John H. Kennell, M.D.
Amasa B. "Buzz" Ford, M.D. and John H. Kennell, M.D., both emeritus professors of medicine at the Case Western Reserve University School of Medicine, are the 2006 winners of the university's Frank and Dorothy Humel Hovorka Prize.
Kennell, professor emeritus of pediatrics at the school of medicine and Rainbow Babies and Children's Hospital, remains an active member of the Behavioral Pediatrics and Global Health divisions. Kennell's contributions to the advancement of pediatric care have had a significant effect throughout the United States and the world, according to Avroy A. Fanaroff, M.D., professor and current chair of the department of pediatrics at Case who nominated Kennell for the award.
Largely due to Kennell's and former Case faculty member Marshall Klaus' research on bonding, many hospitals now offer 24-hour visitation to prematurely born or ill babies, early contact, and "rooming in" for healthy babies. Their work also has altered the care of pregnant women by introducing the concept of a caregiver known as a doula. Their doula-related work helped decrease the length of labor by 25 percent, cut in half the rate of cesarean-section births, and resulted in improved maternal mental health and infant care by the mother. Additional research on the care of mothers whose infants had died helped increase appreciation for the grieving process to ultimately enhance the bonding of such women and their future children.
"Together with Dr. Klaus, Dr. Kennell's infant bonding work revolutionized delivery room and hospital practices to include more family centered visitation and care," Fanaroff said in his nomination letter. "Over the past decade the results of his research on the impact of social support are revolutionizing support systems for women in labor. He was the first to document the striking findings that women who have doula support during labor require fewer cesarean sections and have less perinatal morbidity. This work has been expanded and the consistent results have changed delivery room behavior."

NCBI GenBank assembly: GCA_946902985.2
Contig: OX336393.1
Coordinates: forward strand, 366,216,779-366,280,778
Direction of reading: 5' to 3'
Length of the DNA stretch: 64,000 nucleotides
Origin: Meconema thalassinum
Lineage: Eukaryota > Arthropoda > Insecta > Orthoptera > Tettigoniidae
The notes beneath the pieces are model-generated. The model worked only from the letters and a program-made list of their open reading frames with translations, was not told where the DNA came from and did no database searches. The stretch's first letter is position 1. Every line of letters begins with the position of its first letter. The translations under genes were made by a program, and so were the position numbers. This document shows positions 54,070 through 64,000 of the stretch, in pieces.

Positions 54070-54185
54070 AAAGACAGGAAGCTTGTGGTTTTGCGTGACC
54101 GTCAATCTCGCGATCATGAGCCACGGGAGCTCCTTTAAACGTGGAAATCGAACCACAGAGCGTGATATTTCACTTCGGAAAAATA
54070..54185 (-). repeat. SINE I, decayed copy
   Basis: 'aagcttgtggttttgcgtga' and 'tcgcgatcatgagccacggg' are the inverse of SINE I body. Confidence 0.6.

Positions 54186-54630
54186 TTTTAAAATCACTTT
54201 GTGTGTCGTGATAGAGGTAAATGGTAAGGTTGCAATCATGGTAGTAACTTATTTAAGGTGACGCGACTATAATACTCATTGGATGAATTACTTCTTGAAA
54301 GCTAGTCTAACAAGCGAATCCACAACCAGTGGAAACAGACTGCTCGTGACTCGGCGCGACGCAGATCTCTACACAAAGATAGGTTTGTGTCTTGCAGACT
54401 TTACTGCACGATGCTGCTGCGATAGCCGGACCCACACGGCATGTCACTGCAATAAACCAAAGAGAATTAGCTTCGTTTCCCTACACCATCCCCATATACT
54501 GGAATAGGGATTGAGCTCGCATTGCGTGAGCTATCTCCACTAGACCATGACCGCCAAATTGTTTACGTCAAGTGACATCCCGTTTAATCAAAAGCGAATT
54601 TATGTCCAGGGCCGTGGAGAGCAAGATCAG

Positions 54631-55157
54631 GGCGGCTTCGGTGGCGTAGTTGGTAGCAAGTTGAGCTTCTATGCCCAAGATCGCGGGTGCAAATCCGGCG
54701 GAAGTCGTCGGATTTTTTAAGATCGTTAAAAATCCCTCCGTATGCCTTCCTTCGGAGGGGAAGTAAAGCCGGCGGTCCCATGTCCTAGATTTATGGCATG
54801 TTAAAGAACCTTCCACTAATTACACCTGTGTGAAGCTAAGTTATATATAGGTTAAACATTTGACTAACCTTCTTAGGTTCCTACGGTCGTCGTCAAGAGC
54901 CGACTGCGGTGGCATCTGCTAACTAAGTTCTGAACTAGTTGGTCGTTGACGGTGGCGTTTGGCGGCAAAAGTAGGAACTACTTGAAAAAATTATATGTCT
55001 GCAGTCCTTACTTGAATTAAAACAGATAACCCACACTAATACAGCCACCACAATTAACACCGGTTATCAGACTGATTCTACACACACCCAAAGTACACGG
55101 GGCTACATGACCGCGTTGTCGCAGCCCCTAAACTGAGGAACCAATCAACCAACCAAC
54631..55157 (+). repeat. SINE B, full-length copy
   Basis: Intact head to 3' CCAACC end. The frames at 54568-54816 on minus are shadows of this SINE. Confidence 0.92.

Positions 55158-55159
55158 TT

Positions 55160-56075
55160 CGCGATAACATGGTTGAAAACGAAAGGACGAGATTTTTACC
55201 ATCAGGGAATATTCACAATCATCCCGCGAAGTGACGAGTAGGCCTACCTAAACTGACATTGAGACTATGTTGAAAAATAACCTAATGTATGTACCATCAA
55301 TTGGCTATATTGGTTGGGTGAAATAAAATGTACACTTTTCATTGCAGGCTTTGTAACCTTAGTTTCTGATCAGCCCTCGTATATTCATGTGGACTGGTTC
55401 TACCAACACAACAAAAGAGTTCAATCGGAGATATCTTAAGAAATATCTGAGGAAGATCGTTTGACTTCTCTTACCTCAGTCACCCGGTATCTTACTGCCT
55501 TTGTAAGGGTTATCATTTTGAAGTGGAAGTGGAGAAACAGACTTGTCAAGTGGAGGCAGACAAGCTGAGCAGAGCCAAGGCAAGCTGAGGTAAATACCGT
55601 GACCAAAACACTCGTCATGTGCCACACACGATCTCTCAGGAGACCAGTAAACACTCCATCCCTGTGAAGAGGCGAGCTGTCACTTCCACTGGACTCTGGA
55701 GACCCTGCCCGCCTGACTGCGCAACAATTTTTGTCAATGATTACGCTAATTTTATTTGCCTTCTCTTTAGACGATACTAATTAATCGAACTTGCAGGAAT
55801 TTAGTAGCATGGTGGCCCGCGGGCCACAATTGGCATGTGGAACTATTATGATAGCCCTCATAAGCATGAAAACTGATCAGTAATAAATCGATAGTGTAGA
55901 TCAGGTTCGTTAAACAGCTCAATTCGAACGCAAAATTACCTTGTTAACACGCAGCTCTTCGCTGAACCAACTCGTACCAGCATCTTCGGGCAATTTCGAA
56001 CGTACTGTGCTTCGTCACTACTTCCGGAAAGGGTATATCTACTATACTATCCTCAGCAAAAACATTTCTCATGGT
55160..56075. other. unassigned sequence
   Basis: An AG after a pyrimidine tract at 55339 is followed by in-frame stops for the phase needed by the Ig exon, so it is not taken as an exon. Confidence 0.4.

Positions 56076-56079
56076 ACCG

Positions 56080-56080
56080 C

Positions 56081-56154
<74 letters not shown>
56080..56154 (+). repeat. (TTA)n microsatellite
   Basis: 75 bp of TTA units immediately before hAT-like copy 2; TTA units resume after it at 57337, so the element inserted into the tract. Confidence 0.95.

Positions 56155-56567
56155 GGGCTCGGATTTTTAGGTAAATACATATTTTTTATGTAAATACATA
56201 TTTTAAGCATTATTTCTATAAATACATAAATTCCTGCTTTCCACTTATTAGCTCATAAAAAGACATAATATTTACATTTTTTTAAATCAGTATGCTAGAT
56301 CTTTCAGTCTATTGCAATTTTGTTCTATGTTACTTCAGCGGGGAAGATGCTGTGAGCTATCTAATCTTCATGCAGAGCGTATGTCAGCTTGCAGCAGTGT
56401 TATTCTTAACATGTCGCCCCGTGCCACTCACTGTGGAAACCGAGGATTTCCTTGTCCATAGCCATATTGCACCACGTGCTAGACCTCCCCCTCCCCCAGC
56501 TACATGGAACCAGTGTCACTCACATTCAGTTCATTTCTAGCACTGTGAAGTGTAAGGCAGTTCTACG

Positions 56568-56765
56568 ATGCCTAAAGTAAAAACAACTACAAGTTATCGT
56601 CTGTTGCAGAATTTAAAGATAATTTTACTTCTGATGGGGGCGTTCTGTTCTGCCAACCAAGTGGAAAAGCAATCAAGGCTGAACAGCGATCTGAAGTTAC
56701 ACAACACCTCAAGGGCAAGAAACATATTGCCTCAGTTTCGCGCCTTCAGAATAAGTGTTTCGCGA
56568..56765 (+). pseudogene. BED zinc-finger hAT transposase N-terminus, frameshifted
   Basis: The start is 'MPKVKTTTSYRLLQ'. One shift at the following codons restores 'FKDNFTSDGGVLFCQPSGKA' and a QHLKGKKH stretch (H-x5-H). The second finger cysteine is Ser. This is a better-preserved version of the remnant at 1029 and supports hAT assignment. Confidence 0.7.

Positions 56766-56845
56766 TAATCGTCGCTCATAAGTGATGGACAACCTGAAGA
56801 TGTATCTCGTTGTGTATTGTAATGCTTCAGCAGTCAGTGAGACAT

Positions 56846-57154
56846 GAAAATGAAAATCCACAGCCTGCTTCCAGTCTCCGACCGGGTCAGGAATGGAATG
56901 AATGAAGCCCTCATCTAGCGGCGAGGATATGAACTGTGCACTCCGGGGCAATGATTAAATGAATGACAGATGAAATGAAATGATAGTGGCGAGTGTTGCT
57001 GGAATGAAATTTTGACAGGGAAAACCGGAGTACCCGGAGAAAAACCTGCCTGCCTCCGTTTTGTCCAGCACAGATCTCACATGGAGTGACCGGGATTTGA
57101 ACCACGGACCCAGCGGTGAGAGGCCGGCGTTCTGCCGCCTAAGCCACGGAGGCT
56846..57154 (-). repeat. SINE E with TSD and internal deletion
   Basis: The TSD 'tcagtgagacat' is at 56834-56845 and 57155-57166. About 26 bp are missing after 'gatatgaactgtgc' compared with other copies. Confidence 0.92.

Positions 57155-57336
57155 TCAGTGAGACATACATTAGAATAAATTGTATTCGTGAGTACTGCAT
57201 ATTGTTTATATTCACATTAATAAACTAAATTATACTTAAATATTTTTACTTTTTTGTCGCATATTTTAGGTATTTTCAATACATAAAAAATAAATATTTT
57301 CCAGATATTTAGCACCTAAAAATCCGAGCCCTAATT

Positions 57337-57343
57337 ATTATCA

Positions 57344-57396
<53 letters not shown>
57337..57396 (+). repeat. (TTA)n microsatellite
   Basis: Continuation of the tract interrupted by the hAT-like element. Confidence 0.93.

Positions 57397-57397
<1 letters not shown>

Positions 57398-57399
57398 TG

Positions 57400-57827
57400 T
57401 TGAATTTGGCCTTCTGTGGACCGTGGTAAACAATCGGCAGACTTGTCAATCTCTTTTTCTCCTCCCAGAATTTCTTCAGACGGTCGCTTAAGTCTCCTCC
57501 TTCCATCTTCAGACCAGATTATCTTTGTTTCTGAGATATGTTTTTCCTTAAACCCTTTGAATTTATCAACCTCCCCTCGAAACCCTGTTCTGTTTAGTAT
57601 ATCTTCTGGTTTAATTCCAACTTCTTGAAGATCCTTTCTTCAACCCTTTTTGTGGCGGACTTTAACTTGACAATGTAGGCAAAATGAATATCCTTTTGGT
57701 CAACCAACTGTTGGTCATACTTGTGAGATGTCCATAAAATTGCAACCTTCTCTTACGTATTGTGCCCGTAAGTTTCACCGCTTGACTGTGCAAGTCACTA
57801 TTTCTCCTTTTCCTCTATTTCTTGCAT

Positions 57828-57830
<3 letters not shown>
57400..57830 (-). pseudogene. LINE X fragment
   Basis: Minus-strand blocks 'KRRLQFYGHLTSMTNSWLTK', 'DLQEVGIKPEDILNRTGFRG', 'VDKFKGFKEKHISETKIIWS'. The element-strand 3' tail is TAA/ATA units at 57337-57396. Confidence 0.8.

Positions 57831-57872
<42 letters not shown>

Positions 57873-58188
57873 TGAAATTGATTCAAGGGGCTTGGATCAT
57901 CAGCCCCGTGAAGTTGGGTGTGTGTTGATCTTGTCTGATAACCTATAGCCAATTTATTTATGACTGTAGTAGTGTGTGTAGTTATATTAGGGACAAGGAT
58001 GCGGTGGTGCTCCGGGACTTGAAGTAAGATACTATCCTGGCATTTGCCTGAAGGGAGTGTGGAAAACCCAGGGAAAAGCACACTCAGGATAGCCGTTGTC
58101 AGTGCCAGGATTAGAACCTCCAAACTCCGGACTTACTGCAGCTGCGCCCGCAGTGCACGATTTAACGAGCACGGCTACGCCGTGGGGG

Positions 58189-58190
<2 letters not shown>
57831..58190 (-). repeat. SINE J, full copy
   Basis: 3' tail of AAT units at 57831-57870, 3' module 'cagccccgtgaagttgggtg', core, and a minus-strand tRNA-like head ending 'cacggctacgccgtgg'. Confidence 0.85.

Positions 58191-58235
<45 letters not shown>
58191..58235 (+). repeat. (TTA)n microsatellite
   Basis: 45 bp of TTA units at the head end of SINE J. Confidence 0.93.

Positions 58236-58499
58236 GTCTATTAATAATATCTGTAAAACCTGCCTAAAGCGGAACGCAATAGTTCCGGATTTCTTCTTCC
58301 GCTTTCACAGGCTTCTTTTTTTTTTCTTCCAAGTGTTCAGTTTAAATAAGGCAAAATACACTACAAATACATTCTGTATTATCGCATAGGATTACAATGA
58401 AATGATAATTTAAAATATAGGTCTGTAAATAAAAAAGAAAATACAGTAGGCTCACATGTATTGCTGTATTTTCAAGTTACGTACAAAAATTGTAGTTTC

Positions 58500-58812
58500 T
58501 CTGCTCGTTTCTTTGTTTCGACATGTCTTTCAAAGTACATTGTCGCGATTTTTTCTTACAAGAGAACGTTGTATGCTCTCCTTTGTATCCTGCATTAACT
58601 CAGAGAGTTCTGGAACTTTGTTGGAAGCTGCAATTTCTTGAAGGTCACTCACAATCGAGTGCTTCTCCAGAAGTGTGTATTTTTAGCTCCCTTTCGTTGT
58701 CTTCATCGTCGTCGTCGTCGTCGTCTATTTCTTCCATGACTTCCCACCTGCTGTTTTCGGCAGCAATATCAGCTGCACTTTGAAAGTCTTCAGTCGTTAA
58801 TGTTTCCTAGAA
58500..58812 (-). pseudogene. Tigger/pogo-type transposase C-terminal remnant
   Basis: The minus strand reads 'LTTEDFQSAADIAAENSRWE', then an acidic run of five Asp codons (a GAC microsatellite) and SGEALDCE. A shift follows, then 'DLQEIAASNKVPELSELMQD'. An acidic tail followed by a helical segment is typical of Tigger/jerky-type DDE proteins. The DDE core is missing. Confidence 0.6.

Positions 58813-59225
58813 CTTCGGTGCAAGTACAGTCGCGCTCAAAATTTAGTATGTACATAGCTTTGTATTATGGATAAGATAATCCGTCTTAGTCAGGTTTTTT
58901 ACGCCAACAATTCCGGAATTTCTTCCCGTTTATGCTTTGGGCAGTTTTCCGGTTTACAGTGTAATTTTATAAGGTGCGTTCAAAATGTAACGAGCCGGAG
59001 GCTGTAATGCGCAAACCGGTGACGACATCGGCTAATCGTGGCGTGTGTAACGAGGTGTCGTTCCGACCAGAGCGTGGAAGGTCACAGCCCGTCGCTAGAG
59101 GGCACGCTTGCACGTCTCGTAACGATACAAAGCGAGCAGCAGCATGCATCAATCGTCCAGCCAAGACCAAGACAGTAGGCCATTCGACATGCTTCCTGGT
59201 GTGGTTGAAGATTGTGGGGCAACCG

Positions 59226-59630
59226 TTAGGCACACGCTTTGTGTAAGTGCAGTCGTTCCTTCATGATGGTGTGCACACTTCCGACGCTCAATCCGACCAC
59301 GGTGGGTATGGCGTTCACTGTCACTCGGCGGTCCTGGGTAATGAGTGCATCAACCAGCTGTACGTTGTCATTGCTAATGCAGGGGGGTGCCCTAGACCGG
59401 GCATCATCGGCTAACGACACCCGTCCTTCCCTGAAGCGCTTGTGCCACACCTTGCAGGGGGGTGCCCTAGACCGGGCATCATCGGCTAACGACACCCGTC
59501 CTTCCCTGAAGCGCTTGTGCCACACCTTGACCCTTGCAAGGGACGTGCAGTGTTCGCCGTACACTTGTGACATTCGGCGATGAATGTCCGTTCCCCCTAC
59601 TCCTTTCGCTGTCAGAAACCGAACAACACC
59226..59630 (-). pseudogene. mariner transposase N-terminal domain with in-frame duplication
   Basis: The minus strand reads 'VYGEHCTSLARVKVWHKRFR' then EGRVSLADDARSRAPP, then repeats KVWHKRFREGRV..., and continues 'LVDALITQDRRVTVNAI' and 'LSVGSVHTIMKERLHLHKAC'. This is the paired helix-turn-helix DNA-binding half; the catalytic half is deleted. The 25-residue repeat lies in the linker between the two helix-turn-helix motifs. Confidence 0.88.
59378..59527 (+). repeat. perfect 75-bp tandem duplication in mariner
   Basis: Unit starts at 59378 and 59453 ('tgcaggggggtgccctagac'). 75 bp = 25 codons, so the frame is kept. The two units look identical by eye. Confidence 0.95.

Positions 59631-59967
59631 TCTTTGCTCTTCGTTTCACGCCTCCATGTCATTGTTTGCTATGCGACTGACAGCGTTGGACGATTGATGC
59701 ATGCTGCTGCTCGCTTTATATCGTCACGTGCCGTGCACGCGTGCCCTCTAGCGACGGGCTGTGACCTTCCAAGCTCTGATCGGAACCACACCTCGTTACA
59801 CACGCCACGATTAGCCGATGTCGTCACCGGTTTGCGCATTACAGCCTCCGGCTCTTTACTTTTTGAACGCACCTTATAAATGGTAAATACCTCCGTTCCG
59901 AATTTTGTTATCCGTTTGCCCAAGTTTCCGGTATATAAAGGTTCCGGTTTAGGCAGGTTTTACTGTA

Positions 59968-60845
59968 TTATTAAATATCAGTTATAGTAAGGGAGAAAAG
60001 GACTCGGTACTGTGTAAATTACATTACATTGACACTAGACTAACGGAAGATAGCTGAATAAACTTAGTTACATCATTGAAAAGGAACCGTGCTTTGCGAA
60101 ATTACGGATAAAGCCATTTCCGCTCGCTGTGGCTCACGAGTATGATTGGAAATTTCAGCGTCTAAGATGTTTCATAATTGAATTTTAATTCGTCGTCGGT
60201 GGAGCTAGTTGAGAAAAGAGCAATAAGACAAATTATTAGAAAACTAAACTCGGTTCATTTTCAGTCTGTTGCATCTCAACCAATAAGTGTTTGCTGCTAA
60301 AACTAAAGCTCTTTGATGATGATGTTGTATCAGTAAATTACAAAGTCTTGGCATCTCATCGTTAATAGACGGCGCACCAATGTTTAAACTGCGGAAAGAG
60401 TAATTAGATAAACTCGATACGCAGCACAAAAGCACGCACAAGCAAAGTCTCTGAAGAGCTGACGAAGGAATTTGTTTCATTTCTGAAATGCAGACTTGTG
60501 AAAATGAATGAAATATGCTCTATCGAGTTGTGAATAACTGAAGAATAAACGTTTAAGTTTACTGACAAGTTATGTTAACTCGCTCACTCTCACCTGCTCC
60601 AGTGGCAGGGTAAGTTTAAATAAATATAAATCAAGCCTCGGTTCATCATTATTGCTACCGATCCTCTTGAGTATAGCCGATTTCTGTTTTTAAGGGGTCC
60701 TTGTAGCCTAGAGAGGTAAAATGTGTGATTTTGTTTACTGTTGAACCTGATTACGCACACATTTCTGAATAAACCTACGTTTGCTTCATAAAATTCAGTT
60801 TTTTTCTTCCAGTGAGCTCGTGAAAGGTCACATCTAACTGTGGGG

Kennell has influenced the lives and careers of thousands of medical students over the past 52 years. He continues in active student teaching and is a special mentor student group every Tuesday, something he has done for more than 30 years.
Amasa B. "Buzz" Ford, M.D.
Ford, an emeritus professor of epidemiology and biostatistics and associate dean emeritus of geriatric medicine, has performed pioneering research in geriatrics, heart disease, work physiology, health services and community health. He participated along with Sidney Katz in developing the Activities of Daily Living (ADL) Scale, which is the classic landmark assessment instrument for older adults. He has received several awards, including the Arnold L. Heller Memorial Award for Excellence in the Field of Geriatrics, the Golden Achievement Award for Gerontology, the Nascher Manning Award for distinguished achievement in clinical geriatrics and appointed to the Eliza Bryant Center Hall of Fame.
As a renowned expert in clinical gerontology, Ford has authored and presented hundreds of scientific and educational papers and presentations both nationally and internationally. His articles have been published in such prestigious peer reviewed journals as The Gerontologist, Journal of the American Medical Association, Journal of the American Geriatric Society, Journal of Aging and Health, Journal of Epidemiology and others. He has written or edited eight books, the most recent being Serving Minority Elders in the 21st Century.
A graduate of Harvard Medical School, Ford trained in internal medicine at Massachusetts General Hospital and University Hospitals of Cleveland. He currently serves as medical director of the Eliza Bryant Nursing Home where he has been instrumental in serving the African American community. The home's medical clinic is named after him.
May L. Wykle, dean and Florence Cellar Professor of Nursing at Case's Frances Payne Bolton School of Nursing, nominated Ford for the Hovorka award.
The Hovorka Prize was established in 1994 by Dorothy Humel Hovorka, a member of the university's Board of Trustees at the time and a leader in the Cleveland community, in honor of her late husband, Frank, who was the Hurlbut Professor and chair of Case's department of chemistry. Each year the award recognizes a Case faculty member for exceptional achievements in teaching, research and scholarship that benefits humanity. Mrs. Hovorka is now an honorary trustee.
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